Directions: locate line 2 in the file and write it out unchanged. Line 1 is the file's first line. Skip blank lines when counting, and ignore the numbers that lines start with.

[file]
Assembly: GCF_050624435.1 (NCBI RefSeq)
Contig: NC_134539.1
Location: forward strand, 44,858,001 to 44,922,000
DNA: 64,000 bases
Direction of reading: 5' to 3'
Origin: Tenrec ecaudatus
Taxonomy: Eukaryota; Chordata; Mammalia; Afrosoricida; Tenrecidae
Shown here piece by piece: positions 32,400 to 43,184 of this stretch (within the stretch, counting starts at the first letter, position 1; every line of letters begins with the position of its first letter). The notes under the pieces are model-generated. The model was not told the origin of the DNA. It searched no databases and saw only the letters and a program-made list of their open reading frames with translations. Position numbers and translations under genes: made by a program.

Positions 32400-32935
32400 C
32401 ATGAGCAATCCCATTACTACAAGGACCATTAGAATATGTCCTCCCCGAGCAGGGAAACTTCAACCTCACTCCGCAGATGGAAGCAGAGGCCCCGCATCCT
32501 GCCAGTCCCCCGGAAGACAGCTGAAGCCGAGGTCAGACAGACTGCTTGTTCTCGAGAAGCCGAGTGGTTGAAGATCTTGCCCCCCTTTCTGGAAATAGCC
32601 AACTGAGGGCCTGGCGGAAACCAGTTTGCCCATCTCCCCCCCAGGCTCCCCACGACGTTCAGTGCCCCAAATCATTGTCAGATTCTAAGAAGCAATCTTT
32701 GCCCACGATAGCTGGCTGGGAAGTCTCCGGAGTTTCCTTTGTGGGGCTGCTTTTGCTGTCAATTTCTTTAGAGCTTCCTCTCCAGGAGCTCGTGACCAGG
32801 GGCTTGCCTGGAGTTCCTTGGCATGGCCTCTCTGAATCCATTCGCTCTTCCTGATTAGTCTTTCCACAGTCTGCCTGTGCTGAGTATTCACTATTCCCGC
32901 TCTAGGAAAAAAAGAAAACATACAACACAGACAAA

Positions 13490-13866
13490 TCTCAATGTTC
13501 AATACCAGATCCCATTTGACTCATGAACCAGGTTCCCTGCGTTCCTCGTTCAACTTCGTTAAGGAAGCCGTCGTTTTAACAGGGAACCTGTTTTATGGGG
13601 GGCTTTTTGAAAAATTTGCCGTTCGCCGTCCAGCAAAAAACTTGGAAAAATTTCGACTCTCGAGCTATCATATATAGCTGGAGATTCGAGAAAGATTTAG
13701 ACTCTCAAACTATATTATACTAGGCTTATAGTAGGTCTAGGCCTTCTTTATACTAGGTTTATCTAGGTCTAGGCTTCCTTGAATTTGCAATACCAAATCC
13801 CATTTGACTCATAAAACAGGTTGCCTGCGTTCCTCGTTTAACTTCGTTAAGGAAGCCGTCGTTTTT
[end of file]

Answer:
Contig: NC_134539.1